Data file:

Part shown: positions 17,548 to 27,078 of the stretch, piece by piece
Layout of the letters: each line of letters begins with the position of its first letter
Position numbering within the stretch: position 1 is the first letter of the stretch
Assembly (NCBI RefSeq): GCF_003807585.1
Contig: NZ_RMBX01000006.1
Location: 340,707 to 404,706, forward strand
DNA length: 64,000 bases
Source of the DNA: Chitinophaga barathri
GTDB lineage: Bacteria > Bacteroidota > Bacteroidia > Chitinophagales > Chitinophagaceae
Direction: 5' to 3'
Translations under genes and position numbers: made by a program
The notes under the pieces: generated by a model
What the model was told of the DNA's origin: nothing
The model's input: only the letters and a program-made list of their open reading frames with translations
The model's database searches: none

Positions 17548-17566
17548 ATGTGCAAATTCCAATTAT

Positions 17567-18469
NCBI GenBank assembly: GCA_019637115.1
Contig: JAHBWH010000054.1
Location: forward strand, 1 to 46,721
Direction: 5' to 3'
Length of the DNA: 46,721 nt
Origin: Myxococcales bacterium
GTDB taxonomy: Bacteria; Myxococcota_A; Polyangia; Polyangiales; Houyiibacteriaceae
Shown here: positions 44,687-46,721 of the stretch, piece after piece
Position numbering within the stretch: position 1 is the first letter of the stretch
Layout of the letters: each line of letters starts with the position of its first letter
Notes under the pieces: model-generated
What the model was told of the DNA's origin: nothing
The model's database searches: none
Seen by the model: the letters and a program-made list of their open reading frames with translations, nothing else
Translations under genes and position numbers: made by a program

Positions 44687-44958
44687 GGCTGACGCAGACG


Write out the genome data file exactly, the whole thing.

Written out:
Part shown: positions 17,548 to 27,078 of the stretch, piece by piece
Layout of the letters: each line of letters begins with the position of its first letter
Position numbering within the stretch: position 1 is the first letter of the stretch
Assembly (NCBI RefSeq): GCF_003807585.1
Contig: NZ_RMBX01000006.1
Location: 340,707 to 404,706, forward strand
DNA length: 64,000 bases
Source of the DNA: Chitinophaga barathri
GTDB lineage: Bacteria > Bacteroidota > Bacteroidia > Chitinophagales > Chitinophagaceae
Direction: 5' to 3'
Translations under genes and position numbers: made by a program
The notes under the pieces: generated by a model
What the model was told of the DNA's origin: nothing
The model's input: only the letters and a program-made list of their open reading frames with translations
The model's database searches: none

Positions 17548-17566
17548 ATGTGCAAATTCCAATTAT

Positions 17567-18469
NCBI GenBank assembly: GCA_019637115.1
Contig: JAHBWH010000054.1
Location: forward strand, 1 to 46,721
Direction: 5' to 3'
Length of the DNA: 46,721 nt
Origin: Myxococcales bacterium
GTDB taxonomy: Bacteria; Myxococcota_A; Polyangia; Polyangiales; Houyiibacteriaceae
Shown here: positions 44,687-46,721 of the stretch, piece after piece
Position numbering within the stretch: position 1 is the first letter of the stretch
Layout of the letters: each line of letters starts with the position of its first letter
Notes under the pieces: model-generated
What the model was told of the DNA's origin: nothing
The model's database searches: none
Seen by the model: the letters and a program-made list of their open reading frames with translations, nothing else
Translations under genes and position numbers: made by a program

Positions 44687-44958
44687 GGCTGACGCAGACG